Researchers disclosed a new zero-day DDoS attack technique, named ‘HTTP/2 Rapid Reset’, that was exploited since August in record-breaking attacks.
Google announced to have observed a new series of massive DDoS attacks that reached a peak of 398 million requests per second (rps). The attacks relied on the novel HTTP/2 Rapid Reset technique, which is based on stream multiplexing that has affected multiple Internet infrastructure companies.
Google states that the attacks using this zero-day technique started in late August and are still ongoing, targeting major infrastructure providers, including Google services, Google Cloud infrastructure, and its customers. Google pointed out it was able to mitigate the attack.
“Our investigation revealed that the attack was using a novel “Rapid Reset” technique that leverages stream multiplexing, a feature of the widely-adopted HTTP/2 protocol. We provide further analysis of this new Rapid Reset technique and discuss the evolution of Layer 7 attacks in a companion blog.” reads the post published by Google.
The collective susceptibility to this attack is being tracked by the IT giant as CVE-2023-44487 (CVSS score of 7.5).
Amazon announced the mitigation of attacks using this technique and that reached 155 million requests per second (Amazon), while Claudflare observed attacks reaching 201 million rps.
“This attack was made possible by abusing some features of the HTTP/2 protocol and server implementation details (see CVE-2023-44487 for details). Because the attack abuses an underlying weakness in the HTTP/2 protocol, we believe any vendor that has implemented HTTP/2 will be subject to the attack. This included every modern web server.” states Cloudflare.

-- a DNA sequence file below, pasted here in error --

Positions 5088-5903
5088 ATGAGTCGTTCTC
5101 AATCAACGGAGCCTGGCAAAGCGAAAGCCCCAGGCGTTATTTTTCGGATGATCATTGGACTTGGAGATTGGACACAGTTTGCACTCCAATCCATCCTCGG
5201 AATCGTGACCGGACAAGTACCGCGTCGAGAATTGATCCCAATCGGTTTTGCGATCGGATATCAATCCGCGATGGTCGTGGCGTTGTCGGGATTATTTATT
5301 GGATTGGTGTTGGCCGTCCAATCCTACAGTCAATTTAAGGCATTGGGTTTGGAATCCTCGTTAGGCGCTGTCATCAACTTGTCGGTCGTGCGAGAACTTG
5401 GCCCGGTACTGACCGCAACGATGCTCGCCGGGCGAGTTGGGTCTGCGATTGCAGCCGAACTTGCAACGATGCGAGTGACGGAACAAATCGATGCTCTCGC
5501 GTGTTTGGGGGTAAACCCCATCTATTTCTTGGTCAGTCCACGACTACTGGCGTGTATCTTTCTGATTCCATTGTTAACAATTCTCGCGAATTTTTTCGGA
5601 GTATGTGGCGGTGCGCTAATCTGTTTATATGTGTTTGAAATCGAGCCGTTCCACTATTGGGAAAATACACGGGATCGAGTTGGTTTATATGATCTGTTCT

The attack technique abuses HTTP/2’s stream cancellation feature. The attackers continuously send and cancel requests to the target server causing a DOS condition.
Google researchers explained that the HTTP/2 protocol allows clients to indicate to the server that a previous stream should be canceled by sending a RST_STREAM frame. The protocol allows the client to unilaterally request a cancelation.
“This attack is called Rapid Reset because it relies on the ability for an endpoint to send a RST_STREAM frame immediately after sending a request frame, which makes the other endpoint start working and then rapidly resets the request. The request is canceled, but leaves the HTTP/2 connection open.” continues Google.
In HTTP/2 Rapid Reset attack, the client opens a large number of streams at once, but doesn’t wait for a response to each request stream from the server or proxy and cancels each request immediately.
Upon immediately resetting streams each connection can have an indefinite number of requests in flight.
Through deliberate request cancellations, the attacker guarantees that the maximum limit of concurrent open streams is never surpassed. As a result, the count of in-flight requests becomes solely contingent on the available network bandwidth, with the round-trip time (RTT) no longer exerting an influence.
“Any enterprise or individual that is serving an HTTP-based workload to the Internet may be at risk from this attack. Web applications, services, and APIs on a server or proxy able to communicate using the HTTP/2 protocol could be vulnerable. Organizations should verify that any servers they run that support HTTP/2 are not vulnerable, or apply vendor patches for CVE-2023-44487 to limit impact from this attack vector.” concludes the report.
(SecurityAffairs – DDoS, HTTP/2 Rapid Reset)